And no really satisfying answers.
But that won’t stop me from wrestling with the questions and it shouldn’t stop you either.
You saw an example of one of those Hard Questions in yesterday’s post.
A bit of back story so to speak.
Every one of the writers of the New Testament had very strong warnings and exhortations about false teachings and false teachers, even naming names.
Not the most PC approach and something you don’t see much of in today’s pulpits.
Every book of the New Testament (except Philemon) has these warnings. And I can give Philemon a pass since Paul wrote so many other warnings in so many other books/letters it’s abundantly clear what he thought about the issue.
So here are the hard questions:
What constitues false teaching? (Or false doctrine–same thing)
What is the standard against which such things are measured?
Given that forgiveness and restoration… reconciliation… are such fundamental principles of Christianity, I will presume it “safe” to follow someone who renounces false doctrine. But what do you do with someone who starts off OK but strays later in life?
Most everyone on the planet agrees that slavery is not the best practice mankind has ever developed.
What do you do with Jonathan Edwards then? One of the most noted Puritan writers and theologians was a slave owner.
John Newton is an easier example because he gave up his slaving business and went on to famously pen “Amazing Grace.”
What about Horatio G. Spafford? Solid Presbyterian. Wrote “It is Well with My Soul” after a life of tragedy such that he was referred to as a modern day Job. Yet he eventually started a cult and was essentially hounded out of US to set up the American Colony in Jerusalem.
And the Father of the Reformation, Martin Luther, is well known to have been hugely anti-Semitic in his later years.
How do you deal with the realities of life like this?
After all, we are all heretics, right? (see the About page
Where do you draw the line? How do you defend the Truth appropriately, while also showing compassion?
Jesus walked this out spectacularly.
In case you missed it, I’m not Jesus.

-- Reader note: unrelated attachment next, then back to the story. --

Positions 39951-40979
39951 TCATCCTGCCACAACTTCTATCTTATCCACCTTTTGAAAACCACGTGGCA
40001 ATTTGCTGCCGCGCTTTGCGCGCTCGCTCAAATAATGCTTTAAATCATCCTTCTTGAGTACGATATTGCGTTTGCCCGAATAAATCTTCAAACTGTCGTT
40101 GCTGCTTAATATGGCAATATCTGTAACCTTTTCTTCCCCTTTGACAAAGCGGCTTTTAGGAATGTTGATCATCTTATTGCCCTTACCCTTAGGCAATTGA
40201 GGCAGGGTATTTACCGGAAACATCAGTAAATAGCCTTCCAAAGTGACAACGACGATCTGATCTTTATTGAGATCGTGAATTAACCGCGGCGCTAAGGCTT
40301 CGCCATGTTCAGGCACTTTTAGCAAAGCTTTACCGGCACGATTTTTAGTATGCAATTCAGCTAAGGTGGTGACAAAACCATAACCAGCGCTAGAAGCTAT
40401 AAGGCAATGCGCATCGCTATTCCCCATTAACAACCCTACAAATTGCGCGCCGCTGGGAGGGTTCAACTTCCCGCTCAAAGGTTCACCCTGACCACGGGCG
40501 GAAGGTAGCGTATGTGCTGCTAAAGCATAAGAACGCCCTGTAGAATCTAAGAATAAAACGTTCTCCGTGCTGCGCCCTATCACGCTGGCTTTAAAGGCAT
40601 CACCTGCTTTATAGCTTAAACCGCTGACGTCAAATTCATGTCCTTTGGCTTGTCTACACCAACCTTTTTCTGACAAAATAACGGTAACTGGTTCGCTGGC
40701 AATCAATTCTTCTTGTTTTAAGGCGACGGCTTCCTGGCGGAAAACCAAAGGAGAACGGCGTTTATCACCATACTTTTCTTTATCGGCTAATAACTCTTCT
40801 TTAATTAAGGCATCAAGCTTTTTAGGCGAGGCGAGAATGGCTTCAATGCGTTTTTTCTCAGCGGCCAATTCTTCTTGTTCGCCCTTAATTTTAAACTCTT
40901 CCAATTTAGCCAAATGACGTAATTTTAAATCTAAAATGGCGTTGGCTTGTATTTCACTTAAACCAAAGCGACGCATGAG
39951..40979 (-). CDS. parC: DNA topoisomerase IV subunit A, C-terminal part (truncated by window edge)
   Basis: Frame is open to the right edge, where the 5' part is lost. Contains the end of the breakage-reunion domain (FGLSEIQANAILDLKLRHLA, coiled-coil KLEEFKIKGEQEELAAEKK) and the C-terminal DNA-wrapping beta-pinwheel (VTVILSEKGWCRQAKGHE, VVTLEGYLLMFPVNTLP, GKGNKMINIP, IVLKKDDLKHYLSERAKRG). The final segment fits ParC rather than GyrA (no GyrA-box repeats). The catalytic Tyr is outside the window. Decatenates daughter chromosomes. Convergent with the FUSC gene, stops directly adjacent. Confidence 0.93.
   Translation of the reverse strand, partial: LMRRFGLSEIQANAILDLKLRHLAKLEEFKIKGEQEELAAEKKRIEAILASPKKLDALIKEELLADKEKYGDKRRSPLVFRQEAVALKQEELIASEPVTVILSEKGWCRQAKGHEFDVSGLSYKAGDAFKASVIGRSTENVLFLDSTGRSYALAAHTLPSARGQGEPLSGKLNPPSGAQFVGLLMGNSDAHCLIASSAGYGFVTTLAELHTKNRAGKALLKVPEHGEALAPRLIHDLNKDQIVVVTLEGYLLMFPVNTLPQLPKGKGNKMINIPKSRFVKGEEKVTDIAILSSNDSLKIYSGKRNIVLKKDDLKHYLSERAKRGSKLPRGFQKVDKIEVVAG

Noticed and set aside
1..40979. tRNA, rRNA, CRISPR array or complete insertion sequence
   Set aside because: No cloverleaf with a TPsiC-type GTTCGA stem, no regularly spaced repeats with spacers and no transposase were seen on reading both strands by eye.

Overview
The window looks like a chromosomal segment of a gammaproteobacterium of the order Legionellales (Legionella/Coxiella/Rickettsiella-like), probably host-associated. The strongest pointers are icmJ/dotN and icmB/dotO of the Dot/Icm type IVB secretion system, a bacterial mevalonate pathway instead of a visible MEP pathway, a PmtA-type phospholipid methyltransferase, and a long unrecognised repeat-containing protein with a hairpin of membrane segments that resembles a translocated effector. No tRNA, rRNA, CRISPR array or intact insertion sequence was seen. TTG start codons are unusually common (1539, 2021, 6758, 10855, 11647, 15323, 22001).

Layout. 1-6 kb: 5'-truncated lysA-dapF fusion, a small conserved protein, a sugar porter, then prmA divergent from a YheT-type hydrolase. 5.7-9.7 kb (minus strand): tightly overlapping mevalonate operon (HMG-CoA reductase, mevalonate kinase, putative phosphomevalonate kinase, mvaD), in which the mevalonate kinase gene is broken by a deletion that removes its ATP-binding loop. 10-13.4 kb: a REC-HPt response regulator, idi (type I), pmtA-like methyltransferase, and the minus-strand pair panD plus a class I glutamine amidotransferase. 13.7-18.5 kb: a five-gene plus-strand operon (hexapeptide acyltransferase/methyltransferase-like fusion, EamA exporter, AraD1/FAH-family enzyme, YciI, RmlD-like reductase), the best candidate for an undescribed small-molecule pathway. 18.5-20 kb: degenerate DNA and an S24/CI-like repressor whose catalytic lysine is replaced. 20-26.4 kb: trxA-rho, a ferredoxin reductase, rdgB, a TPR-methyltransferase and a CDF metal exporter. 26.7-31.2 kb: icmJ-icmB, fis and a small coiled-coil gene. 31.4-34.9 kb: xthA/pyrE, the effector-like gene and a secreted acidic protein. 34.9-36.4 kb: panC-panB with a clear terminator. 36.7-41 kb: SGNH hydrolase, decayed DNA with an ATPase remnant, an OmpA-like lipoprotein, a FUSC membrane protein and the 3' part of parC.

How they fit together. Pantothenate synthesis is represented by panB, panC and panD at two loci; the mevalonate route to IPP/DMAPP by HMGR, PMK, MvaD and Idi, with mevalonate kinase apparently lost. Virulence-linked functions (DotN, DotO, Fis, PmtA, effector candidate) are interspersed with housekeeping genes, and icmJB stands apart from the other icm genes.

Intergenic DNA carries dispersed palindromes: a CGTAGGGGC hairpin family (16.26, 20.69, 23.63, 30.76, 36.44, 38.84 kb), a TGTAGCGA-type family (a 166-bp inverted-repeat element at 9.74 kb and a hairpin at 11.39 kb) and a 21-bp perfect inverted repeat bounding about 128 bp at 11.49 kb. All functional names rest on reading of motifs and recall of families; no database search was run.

This is a work in progress for me. Figuring it out. Here are the basics as I currently see them:
There are teachings that CS Lewis referred to as the “essential minima”, that is, the minimal standard of beliefs to be rightfully called a Christian. My favorite shorthand for them all is the Apostle’s Creed.
So someone denying the Trinity, or Jesus’ humanity or divinity or the Resurrection…those are “relatively” easy lines to draw.
And I think that it is proper to acknowledge that we are all a mixed bag especially when it comes to theological teachings. We all do the best we have with the resources available at the time…resources including our understanding of Scripture.
So I can sing and appreciate Spafford’s hymn and life without endorsing his errant beliefs. This is made significantly easier since he’s been dead so long. He’s not still around preaching bad stuff.
The same is true with Luther. Protestants all over the world all agree he had a legit bone to pick with the Roman Catholic establishment back in the day. Catholics too agreed at least to some extent or there would not have been a counter-reformation and all that. see history.
But we all also agree that anti-Semitism is a really bad thing. Do we repudiate the 95 Theses? Do we stop singing A Might Fortress simply because Luther penned them both? As far as I know, Luther never recanted or repented from that anti-semitism. (I’d love to be shown wrong though!)
It can get a bit more challenging when folks are still around pushing their bad doctrines. Do we support them? That’s also a comparatively easy “No.”
The measure is found, in my VERY humble opinion, in church history. They hammered out huge swaths of what is considered heresy (the worst form of false teaching or bad doctrine) so we only need learn what those were and what their modern reboots tend to look like.
And yes, that is a rabbit trail I’ll be hunting sometime down the road.
For me, the most serious errors are those that will keep someone out of a relationship with Jesus and thereby forfeit their opportunity for heaven. For example, Jesus Himself said, “I am the way, the truth, and the life. No one comes to the Father except through Me.” Loads of folks have major issue with that kind of exclusivity. I get it. Doesn’t seem fair. But I’m not the One Who made the rules. Take it up with Him.
But there are teachings that are less…eternal? Going back to the creed, we can note that baptism is an essential teaching. Jesus commands it. But is it false teaching to promote sprinkling over immersion or vice versa?
Anyway, you get the idea here. Understanding Scripture…or at least working to be as well-read in it as possible…is challenging by itself. Add to it the inherent dangers of misunderstanding and misapplying the principle therein. (The Spanish Inquisition comes to mind, whether it’s expected or not.)
Hey, my purpose here really isn’t about spoon-feeding anyone *my* answers, but about stirring the pot so folks are challenged to wrestle with the Hard Questions themselves. Repeatedly. Because our understanding of the Word should be maturing and growing over time and we need to keep bringing our thinking and understanding back into the harsh light of The Truth on a frequent basis.
And now you know why short and to the point is going to be a challenge for me. (see yesterday’s post)